Working with a very small budget at the time, Hunte got her hands dirty by taking crayons and markers to color in the stripes and checks of athletic shoes to match the outfits that her clients were wearing. She also utilized up and coming street brands like Walker Wear by April Walker, Cross Colours and the HBCU clothing line AACA clothing (whose collegiate inspired sweatshirts were worn by H-Town, Bill Cosby and Martin Lawrence) and taking pieces to graffiti artist friends who tagged jackets and jeans worn in videos, helping to spread the influential street style that is still emulated today.
Hunte was one of the first Black stylist for music videos in a time when there was no blueprint. She created a lane that helped open the doors for many after her and in the process ushered in a New Look that in my opinion is equivalent and just as important as Christian Dior's New Look and both are still referenced today.
I know that is a bold statement to make and may seem like a reach, but hear me out: the New Jack Swing Era got its name from Barry Micheal Cooper, the Village Voice journalist who interviewed producer Teddy Riley for an article back in the late 80's (Cooper also wrote the highly popular hood movies New Jack City and Sugar Hill in the early 90's too). This new sound was emerging out of the devastating crack epidemic that was taking over the east coast which brought with it lots of money and newly minted young millionaires who wanted to look stylish and be seen and heard. The result of that was the flamboyantly wild colors, prints and logos, exaggerated silhouettes and expensive threads. Hunte had the vision to take the street style she saw and wore herself and translate that style to the masses through popular music videos, album covers and magazines.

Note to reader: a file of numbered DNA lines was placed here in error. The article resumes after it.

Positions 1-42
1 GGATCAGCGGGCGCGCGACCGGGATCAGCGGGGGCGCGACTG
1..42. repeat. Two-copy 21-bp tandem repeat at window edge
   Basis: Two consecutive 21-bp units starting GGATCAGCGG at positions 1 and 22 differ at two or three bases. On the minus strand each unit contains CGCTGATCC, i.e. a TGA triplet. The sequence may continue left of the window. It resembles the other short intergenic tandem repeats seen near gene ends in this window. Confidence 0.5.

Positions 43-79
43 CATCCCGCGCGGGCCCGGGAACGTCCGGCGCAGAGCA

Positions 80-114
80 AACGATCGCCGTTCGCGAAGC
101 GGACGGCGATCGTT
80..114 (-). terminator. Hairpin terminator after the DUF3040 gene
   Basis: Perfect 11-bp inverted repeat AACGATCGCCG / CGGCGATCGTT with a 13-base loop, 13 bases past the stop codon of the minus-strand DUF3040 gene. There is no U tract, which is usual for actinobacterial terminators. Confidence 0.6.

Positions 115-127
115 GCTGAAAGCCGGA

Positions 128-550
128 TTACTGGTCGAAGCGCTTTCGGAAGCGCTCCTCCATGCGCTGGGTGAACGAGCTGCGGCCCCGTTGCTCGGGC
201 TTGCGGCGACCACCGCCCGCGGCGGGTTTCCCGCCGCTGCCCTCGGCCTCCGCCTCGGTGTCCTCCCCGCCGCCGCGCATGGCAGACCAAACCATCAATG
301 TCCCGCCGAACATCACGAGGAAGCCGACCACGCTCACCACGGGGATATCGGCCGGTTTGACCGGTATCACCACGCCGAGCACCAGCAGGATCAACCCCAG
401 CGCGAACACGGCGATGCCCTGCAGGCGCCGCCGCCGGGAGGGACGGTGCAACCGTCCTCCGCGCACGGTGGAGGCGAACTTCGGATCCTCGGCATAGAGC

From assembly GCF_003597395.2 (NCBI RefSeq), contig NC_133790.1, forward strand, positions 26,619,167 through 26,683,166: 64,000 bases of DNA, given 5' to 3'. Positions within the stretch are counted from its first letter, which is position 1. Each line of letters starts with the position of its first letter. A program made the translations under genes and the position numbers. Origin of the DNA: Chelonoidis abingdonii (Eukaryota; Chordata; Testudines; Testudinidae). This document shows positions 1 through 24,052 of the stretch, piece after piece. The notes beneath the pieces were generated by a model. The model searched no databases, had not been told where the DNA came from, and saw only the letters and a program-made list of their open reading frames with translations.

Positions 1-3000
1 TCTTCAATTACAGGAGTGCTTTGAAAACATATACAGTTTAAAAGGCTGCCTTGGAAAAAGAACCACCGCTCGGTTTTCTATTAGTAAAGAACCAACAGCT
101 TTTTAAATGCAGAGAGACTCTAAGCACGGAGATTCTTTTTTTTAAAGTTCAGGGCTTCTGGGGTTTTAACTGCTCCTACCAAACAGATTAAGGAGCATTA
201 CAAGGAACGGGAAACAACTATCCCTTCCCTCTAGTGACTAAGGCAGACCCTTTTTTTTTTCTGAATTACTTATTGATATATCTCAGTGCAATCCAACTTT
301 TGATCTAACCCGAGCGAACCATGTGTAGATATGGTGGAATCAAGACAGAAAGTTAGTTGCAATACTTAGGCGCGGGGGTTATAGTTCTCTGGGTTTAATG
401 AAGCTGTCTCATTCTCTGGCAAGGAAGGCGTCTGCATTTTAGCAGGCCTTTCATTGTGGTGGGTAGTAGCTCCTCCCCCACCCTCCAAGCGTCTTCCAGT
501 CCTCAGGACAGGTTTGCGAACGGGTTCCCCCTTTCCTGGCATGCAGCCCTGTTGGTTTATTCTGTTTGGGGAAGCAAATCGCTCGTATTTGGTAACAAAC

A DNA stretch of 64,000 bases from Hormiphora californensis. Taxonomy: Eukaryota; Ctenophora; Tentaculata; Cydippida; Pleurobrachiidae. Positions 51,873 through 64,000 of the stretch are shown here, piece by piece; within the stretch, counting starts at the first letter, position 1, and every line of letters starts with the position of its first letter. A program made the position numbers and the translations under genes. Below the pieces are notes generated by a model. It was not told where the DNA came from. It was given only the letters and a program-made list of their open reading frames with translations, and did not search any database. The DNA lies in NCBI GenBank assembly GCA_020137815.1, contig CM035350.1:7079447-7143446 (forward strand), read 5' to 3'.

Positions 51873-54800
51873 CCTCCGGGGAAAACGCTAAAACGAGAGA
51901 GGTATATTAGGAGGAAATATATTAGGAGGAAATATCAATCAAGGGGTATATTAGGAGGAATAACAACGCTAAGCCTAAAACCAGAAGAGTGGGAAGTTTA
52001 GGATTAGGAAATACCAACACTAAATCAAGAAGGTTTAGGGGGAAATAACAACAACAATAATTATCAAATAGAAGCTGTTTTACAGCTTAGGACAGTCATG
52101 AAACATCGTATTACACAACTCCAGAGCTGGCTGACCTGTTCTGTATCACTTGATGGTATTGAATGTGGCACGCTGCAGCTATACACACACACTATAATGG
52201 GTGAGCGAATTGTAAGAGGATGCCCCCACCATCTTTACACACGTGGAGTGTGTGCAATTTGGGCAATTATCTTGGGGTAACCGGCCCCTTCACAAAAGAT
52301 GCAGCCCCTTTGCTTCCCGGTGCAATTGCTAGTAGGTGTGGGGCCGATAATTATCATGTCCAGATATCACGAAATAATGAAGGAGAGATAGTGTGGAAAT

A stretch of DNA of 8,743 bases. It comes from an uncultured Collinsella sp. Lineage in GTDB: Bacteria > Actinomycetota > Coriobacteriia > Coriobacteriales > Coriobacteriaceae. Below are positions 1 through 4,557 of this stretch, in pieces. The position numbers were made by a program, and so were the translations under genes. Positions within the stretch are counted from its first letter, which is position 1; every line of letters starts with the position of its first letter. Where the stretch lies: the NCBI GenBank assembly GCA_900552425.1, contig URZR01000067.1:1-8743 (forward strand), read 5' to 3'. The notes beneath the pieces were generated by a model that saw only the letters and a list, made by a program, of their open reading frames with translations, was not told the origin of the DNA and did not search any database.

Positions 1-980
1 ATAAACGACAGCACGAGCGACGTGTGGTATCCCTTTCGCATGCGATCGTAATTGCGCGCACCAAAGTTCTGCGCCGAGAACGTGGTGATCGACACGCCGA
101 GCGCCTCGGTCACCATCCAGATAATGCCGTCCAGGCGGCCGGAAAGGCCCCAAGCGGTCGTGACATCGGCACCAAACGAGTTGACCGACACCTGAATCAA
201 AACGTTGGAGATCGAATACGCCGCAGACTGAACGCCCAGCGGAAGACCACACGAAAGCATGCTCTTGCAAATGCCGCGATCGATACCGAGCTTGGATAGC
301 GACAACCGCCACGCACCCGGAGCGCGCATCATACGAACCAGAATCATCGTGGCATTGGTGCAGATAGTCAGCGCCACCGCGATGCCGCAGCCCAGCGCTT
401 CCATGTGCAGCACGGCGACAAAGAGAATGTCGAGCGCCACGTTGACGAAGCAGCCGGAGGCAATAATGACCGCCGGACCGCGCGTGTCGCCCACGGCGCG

Christian Dior did something similar in 1947 when he designed a post war new look in an attempt to revive the French fashion industry that had become boring and staid due to the rationing of fabrics. When he debuted (yes this was actually his first collection EVER!) he caused a stir in a good way with his full skirts, severely nipped in waists, soft shoulders and the overall use of excess fabric. According to legendary Harper's Bazaar editor Carmel Snow (Anna Wintour before there was an Anna Wintour) the two part collection was a breath of fresh air and "such a new look". A fashion star was born, the look and term both spread and voila'- same damn thing, in different eras proved that beautiful ideas can emerge from turbulent times...
I believe Hunte doesn't get the credit that she deserves for a number of reasons: she was a Black stylist working with Black artists at a time when fashion publications didn't even acknowledge the fact that such a thing existed, back then stylist played the background and usually worked for record labels as a part of artist development which was different from independent stylists working today, and lastly and probably most importantly is because Hunte went on to become super successful further on in her career as a singer-songwriter and her earlier most influential work got put on a back burner...
Now that I have refreshed your memory, do you remember any super stylish music videos from back in the New Jack Swing era that you liked? Let me know about them in the comments below!